Confidence and professional judgment in assessing children's risk of abuse

Cheryl Regehr, Marion Bogo, Aron Shlonsky, Vicki LeBlanc

Research output: Contribution to journalArticleResearchpeer-review

42 Citations (Scopus)


Objective: Child welfare agencies have moved toward standardized risk assessment measures to improve the reliability with which child's risk of abuse is predicted. Nevertheless, these tools require a degree of subjective judgment. Research to date has not substantially investigated the influence of specific context and worker characteristics on professional judgment in the use of risk assessment measures. Method: This research utilized standardized patients performing in scenarios to depict typical child welfare cases. Ninety-six workers interviewed two "families," completed risk assessment measures, and then participated in interviews regarding their subjective views of their decision making and performance. Results: There was considerable variability in risk appraisals. Confidence in risk assessment performance was related to age, acute level of stress, and the worker's perceived ability to engage family members. Confidence in risk assessment was further related to case variables. Confidence was not related to level of risk assessed. Conclusion: The variation in risk assessment appraisals in this study, despite at times high rates of worker confidence in their appraisals, speaks to the need for ongoing consultation and increased decision support strategies even among highly skilled and trained workers.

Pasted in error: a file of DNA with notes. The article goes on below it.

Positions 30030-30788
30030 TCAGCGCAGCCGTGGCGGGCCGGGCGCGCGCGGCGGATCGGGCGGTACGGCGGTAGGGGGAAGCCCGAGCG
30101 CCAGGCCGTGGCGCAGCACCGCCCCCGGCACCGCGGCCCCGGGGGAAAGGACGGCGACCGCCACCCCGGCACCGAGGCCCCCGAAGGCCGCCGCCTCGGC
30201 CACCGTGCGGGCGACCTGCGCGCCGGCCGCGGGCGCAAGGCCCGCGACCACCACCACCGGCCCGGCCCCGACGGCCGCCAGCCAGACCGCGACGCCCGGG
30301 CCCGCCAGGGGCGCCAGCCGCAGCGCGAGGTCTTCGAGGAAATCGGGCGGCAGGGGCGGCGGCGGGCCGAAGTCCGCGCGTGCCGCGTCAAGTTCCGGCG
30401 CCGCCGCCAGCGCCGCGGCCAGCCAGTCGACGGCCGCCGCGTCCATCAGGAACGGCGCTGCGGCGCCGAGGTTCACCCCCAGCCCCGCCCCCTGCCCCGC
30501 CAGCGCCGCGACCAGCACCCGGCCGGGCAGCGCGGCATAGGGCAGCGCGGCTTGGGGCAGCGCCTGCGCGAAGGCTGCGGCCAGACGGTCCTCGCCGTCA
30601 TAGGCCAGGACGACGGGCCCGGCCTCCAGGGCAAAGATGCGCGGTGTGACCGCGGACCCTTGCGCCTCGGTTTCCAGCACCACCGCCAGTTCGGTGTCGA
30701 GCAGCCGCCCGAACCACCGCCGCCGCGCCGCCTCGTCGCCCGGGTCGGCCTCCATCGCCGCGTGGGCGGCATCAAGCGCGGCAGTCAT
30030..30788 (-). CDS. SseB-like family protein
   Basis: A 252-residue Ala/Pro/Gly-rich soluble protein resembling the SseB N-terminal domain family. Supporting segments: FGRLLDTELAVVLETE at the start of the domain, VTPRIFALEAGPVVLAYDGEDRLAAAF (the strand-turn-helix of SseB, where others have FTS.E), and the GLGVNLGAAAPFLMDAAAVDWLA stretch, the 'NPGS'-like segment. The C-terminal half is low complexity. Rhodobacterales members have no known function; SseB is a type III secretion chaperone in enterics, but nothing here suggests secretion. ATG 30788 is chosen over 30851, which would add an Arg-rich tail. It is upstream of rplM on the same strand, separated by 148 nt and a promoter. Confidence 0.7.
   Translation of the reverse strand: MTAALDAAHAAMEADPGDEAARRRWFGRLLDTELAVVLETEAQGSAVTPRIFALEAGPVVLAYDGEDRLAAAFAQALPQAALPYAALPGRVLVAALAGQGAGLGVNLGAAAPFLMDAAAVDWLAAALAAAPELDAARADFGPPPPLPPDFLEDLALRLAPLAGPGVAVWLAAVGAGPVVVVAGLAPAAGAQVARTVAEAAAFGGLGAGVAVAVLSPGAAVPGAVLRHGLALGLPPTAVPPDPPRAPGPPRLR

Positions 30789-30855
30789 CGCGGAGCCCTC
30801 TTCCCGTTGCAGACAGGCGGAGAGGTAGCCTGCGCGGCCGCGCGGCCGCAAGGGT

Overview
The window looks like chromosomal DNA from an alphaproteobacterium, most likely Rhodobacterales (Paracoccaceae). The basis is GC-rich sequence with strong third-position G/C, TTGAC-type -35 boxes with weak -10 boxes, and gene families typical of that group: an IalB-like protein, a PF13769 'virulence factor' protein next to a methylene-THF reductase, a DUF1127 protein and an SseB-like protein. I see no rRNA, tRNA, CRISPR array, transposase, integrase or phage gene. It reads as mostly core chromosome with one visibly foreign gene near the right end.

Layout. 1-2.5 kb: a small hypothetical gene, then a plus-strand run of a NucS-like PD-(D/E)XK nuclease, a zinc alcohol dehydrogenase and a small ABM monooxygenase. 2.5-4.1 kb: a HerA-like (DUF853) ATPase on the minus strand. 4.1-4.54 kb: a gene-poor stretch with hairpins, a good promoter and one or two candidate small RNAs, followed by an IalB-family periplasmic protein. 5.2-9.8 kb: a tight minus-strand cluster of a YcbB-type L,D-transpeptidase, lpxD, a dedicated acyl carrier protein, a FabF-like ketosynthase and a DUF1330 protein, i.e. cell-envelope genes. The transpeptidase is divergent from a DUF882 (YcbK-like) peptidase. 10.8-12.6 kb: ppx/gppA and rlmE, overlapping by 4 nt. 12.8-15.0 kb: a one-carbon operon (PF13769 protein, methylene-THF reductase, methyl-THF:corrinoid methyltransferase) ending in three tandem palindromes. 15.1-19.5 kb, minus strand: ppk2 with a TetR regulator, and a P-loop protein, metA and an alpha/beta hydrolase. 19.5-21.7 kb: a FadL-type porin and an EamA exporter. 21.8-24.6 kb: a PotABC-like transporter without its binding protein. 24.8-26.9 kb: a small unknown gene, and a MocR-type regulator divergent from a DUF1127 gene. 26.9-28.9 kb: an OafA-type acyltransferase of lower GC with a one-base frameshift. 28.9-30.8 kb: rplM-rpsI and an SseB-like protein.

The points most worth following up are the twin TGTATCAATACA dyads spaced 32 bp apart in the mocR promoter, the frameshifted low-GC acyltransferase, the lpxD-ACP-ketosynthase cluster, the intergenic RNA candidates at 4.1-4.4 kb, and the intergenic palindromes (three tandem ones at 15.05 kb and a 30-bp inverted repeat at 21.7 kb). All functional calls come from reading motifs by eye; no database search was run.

Original languageEnglish
Pages (from-to)621-628
Number of pages8
JournalResearch on Social Work Practice
Issue number6
Publication statusPublished - 28 Oct 2010
Externally publishedYes


  • actuarial tools
  • child abuse
  • child welfare
  • professional judgment
  • risk assessment
  • standardized measures

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